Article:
appreciate how closely she had come into his life. Her sympathy had been

very sweet to him, but he told himself that he would be sorry to have

her worry about him now, when there was so little chance of their seeing

each other again. He had no great hope of rescue. He expected to die,

either by violence or by the slower process of starvation, but in either

case he meant to meet his fate like a man.



Of Helen Rexhill, he thought now with a sense of distaste. It was

altogether unlikely that she had been privy to her father's

depredations, but certainly she countenanced them by her presence in

Crawling Water, and she had shown up so poorly in contrast with Dorothy

Purnell that Wade could not recall his former tenderness for his early

sweetheart. Even if great good fortune should enable him to escape from

his prison, the interests of the Rexhill family were too far removed

from his own to be ever again bridged by the tie of love, or even of

good-feeling. He could not blame the daughter for the misdeeds of her

parent, but the old sentiment could never be revived. It was not for

Helen that the instinct of self-preservation stirred within him, nor was

it in her eyes that he would look for the light of joy over his rescue,

if rescue should come.



He smoked several cigarettes, until the waning of his supply of tobacco

warned him to economize against future cravings. Realizing that even if

his friends were within a stone's throw of him they would not be likely

to find him unless he gave some sign of his presence, he got to his feet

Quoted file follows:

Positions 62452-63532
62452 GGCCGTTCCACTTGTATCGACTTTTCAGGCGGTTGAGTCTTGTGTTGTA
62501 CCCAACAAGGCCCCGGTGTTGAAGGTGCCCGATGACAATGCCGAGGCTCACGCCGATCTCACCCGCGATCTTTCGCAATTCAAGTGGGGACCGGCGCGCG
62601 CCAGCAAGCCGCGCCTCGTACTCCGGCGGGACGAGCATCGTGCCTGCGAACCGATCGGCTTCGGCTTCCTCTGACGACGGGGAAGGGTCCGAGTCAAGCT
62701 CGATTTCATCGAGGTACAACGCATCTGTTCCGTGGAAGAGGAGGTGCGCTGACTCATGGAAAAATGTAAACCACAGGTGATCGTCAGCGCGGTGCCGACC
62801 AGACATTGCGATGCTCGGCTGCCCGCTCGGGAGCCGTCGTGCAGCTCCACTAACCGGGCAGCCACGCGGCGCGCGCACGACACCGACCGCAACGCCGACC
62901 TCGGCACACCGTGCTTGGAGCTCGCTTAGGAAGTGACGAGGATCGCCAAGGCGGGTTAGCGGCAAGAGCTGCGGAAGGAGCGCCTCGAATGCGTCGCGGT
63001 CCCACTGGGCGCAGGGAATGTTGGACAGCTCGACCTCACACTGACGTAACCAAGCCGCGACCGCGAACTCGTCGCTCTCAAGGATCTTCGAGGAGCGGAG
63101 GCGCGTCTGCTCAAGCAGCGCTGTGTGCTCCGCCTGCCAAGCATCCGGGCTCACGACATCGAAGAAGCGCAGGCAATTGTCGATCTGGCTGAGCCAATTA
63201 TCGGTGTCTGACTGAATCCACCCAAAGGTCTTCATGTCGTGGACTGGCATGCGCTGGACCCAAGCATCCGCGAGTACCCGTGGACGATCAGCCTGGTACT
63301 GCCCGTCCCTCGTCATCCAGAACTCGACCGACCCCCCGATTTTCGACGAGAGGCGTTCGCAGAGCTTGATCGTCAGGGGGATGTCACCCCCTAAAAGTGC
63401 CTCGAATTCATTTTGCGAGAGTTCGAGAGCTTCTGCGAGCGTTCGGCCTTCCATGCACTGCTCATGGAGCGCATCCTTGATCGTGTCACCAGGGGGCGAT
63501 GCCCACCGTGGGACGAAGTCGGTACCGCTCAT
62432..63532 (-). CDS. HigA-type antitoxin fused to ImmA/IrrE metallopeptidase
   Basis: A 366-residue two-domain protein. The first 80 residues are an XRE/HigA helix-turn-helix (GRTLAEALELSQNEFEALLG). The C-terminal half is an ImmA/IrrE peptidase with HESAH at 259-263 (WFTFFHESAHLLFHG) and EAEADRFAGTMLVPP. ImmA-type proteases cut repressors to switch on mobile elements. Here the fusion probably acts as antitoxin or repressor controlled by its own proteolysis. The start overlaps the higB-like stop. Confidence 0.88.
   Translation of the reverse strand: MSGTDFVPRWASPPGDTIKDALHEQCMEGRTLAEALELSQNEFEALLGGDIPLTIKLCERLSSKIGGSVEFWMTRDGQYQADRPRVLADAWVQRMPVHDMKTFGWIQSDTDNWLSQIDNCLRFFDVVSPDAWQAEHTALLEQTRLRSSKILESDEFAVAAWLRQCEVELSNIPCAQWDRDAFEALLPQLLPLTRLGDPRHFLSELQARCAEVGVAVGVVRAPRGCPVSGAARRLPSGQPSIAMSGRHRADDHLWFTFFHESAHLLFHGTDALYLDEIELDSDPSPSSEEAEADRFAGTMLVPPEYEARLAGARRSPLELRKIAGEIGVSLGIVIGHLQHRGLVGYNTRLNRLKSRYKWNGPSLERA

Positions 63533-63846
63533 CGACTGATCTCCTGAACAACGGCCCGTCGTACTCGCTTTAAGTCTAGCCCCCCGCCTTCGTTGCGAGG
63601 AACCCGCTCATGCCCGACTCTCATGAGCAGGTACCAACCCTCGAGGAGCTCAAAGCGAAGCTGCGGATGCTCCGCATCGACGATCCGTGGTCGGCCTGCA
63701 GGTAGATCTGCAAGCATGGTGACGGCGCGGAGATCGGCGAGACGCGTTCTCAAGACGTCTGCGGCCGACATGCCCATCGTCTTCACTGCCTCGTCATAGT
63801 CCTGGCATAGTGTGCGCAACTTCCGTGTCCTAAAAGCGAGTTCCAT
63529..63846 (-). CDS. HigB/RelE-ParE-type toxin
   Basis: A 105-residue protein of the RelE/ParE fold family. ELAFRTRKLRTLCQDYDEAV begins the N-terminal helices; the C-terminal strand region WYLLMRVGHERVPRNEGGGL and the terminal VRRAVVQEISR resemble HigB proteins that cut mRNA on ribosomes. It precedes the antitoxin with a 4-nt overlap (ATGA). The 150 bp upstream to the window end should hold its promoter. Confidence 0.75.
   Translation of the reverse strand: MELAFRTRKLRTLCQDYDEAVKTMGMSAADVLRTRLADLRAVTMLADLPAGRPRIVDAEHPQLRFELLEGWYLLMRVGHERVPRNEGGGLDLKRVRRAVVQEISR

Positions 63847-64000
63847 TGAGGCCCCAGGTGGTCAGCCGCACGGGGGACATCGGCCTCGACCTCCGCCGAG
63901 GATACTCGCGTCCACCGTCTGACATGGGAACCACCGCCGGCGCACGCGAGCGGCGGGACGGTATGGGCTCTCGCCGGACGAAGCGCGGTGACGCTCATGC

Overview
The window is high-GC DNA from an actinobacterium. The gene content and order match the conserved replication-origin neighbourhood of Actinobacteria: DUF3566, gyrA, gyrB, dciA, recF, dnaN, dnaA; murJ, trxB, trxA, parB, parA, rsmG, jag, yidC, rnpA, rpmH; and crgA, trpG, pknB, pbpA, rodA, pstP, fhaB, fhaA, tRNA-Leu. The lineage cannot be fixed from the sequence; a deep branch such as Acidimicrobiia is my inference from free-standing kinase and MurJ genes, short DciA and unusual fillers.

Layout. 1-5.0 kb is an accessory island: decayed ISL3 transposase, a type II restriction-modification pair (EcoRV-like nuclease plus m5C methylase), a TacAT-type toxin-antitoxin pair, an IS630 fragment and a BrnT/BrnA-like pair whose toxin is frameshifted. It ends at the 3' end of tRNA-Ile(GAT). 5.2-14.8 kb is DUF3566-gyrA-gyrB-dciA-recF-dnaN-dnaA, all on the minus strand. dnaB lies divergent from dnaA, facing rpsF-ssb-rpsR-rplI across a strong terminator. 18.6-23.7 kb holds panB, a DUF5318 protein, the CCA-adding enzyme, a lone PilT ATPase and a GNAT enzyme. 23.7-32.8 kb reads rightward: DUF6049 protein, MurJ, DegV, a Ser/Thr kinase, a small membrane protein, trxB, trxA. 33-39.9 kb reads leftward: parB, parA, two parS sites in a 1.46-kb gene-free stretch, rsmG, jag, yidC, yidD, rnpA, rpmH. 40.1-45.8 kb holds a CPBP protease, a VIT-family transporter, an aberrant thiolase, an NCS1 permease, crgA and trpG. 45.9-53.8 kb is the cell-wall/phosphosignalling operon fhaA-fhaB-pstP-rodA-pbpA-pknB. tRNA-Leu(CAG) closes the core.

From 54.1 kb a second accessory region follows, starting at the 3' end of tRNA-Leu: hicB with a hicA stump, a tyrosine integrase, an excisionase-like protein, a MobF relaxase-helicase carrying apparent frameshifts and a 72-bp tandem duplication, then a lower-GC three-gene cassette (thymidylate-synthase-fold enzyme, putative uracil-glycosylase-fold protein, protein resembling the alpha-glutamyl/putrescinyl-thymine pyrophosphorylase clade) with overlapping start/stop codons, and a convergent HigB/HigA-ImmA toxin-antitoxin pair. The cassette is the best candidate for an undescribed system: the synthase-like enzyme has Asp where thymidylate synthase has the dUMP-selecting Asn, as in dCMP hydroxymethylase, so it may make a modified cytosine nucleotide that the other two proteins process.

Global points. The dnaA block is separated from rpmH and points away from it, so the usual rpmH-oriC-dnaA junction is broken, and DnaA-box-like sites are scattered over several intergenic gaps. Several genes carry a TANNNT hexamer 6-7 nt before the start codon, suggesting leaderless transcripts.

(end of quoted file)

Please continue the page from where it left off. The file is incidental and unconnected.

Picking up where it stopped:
and, making a trumpet out of his hands, shouted loudly. He repeated this

a dozen times, or more, and was about to sink back upon the sand when he

heard footsteps approaching on the ground overhead. He had little idea

that a friend was responding to his call, but being unarmed he could do

no more than crouch against the wall of the cliff while he scanned the

opening above him.



Presently there appeared in the opening the head of a Texan, Goat Neale,

whom Wade recognized as a member of Moran's crew and a man of some note

as a gunfighter.



"How," drawled the Texan, by way of greeting. "Feelin' pretty good?"

When the ranchman did not reply, his inquisitor seemed amused. "A funny

thing like this here always makes me laff," he remarked. "It sure does

me a heap of good to see you all corraled like a fly in a bottle. Mebbe

you'd take satisfaction in knowin' that it was me brung you down out

yonder in the timber. I was sure mighty glad to take a wallop at you,

after the way you all done us up that night at the ranch."



"So I'm indebted to you for this, eh?" Wade spoke casually, as though

the matter were a trifling thing. He was wondering if he could bribe

Neale to set him free. Unfortunately he had no cash about him, and he

concluded that the Texan would not think promises worth while under the

circumstances.



"Sure. I reckon you'd like to see the boss? Well, he's comin' right on

over. Just now he's eatin' a mess o' bacon and beans and cawfee, over to

the camp. My Gawd, that's good cawfee, too. Like to have some, eh?" But

Wade refused to play Tantalus to the lure of this temptation and kept

silent. "Here he comes now."



"Is he all right?" Wade heard Moran ask, as Neale backed away from the

rim of the hole.



"Yep," the Texan answered.



The ranchman instinctively braced himself to meet whatever might befall.

It was quite possible, he knew, that Moran had spared him in the

timber-belt to torture him here; he did not know whether to expect a

bullet or a tongue lashing, but he was resolved to meet his fate

courageously and, as far as was humanly possible, stoically. To his